Would-be investors in Canadian commercial real estate should begin considering markets beyond the usual hotspots of Toronto, Montreal, and Vancouver, if recent trends south of the border are any indication.
The tech industry’s sustained hunger for Canadian offices is gradually depleting available urban office space. The examples set by some U.S. cities might provide a good answer to this quandary, according to the Computing Technology Industry Association (CompTIA).
“Something like a Charlotte, or a Kansas City, or an Austin,” CompTIA senior vice-president of research and market intelligence Tim Herbert told Postmedia in an interview.
“These cities [are] more affordable, [and] in some cases you can make an argument that there is better quality of life.”
In its Cyberprovinces 2019 study, CompTIA noted that smaller cities can become more feasible investment options in the very near future. Last year alone, Canadian tech employment expanded by 61,000 new jobs, amounting to a 3.8% annual increase.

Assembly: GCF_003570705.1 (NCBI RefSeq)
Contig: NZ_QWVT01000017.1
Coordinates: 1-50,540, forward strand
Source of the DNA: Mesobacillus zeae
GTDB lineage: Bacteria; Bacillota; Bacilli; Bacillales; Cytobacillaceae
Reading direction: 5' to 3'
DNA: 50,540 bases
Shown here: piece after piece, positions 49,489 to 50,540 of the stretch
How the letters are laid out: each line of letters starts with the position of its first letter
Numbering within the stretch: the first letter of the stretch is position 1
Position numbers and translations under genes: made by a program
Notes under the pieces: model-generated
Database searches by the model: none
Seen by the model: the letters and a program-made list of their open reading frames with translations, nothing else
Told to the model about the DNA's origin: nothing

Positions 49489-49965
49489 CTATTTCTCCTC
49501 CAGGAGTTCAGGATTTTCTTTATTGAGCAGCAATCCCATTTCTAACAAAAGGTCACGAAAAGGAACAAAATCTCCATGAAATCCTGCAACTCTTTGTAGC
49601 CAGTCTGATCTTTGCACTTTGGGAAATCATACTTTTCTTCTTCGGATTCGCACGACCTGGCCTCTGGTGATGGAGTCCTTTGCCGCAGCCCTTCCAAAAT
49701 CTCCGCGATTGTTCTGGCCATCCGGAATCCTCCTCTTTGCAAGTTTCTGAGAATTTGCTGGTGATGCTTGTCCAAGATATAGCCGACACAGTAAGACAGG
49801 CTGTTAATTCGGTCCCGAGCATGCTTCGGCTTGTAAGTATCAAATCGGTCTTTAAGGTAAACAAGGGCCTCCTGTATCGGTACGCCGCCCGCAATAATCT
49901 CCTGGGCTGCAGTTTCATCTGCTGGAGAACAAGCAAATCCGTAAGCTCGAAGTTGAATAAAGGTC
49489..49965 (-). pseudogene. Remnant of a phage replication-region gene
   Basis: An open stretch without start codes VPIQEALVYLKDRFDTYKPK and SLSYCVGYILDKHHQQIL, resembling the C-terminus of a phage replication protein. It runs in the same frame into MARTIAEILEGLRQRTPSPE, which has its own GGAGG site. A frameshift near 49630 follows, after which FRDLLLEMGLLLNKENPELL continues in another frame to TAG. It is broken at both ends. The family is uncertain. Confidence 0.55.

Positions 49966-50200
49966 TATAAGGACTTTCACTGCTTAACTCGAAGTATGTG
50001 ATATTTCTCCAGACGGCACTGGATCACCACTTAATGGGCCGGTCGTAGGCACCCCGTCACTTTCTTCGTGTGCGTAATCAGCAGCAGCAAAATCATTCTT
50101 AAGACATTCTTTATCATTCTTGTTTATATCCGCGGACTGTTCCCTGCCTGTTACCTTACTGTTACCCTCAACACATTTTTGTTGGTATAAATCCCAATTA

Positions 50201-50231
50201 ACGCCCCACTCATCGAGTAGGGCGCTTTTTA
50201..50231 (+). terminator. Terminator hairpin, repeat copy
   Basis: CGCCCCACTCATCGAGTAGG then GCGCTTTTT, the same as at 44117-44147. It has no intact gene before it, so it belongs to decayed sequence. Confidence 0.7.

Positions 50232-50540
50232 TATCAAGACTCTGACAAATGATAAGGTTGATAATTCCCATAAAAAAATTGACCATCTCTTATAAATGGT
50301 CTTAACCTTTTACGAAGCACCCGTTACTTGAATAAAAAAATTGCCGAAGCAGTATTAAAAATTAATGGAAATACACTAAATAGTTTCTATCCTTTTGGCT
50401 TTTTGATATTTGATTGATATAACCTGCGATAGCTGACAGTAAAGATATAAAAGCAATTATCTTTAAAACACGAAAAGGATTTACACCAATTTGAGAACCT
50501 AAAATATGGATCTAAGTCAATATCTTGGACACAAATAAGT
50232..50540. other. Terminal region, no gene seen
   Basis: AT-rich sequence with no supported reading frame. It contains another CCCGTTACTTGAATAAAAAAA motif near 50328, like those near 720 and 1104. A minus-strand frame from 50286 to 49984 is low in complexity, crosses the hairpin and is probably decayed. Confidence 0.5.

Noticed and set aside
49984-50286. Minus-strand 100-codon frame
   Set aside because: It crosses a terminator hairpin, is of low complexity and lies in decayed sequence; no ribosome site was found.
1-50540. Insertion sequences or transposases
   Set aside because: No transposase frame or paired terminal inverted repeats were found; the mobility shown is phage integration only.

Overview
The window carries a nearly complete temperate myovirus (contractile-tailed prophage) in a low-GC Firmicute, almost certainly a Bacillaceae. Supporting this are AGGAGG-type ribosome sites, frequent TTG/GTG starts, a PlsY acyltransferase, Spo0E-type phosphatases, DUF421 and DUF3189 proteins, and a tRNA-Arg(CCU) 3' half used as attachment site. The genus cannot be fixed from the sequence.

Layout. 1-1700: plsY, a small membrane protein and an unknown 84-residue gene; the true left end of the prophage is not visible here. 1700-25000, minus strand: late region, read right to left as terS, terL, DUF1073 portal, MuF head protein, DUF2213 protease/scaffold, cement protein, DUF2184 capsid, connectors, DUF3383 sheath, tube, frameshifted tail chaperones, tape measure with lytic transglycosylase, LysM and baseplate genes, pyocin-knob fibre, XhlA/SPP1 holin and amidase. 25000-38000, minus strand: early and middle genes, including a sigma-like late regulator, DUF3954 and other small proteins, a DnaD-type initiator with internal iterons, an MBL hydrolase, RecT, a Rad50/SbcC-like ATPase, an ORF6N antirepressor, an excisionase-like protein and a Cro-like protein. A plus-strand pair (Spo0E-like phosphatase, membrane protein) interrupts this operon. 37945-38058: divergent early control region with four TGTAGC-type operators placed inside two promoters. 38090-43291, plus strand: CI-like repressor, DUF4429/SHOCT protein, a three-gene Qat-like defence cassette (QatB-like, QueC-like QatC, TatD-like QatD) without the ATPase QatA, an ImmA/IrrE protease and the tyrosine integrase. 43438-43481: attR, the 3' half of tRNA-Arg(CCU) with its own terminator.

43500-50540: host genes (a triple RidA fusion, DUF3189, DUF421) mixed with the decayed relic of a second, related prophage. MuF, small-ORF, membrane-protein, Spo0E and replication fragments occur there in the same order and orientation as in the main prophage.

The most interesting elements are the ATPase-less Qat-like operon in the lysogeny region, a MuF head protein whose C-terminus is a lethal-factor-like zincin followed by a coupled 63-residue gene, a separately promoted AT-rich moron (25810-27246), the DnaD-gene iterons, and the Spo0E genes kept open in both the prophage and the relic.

Overall, the tech workforce grew by as much as 249,000 new employees since 2010.
Herbert added that demand for Canada’s office spaces is “not just limited to technology companies, who are starting to take office space or build new headquarters, but a range of different company types are attracting tech talent.”
Data from Avison Young showed that the Canadian office market has seen the positive absorption of 9 million square feet (msf) in the year ending June 30, 2019. This has massively outstripped the nearly 6 msf absorption during the immediately preceding 12-month period.
The sustained popularity of the industry, and the resulting demand upon Canada’s commercial real estate, is impelled by the strength of its long-term employment prospects. In 2018, tech earnings clocked in an average of $78,070 – fully 51% higher than the average reading of $51,794 in the private sector.
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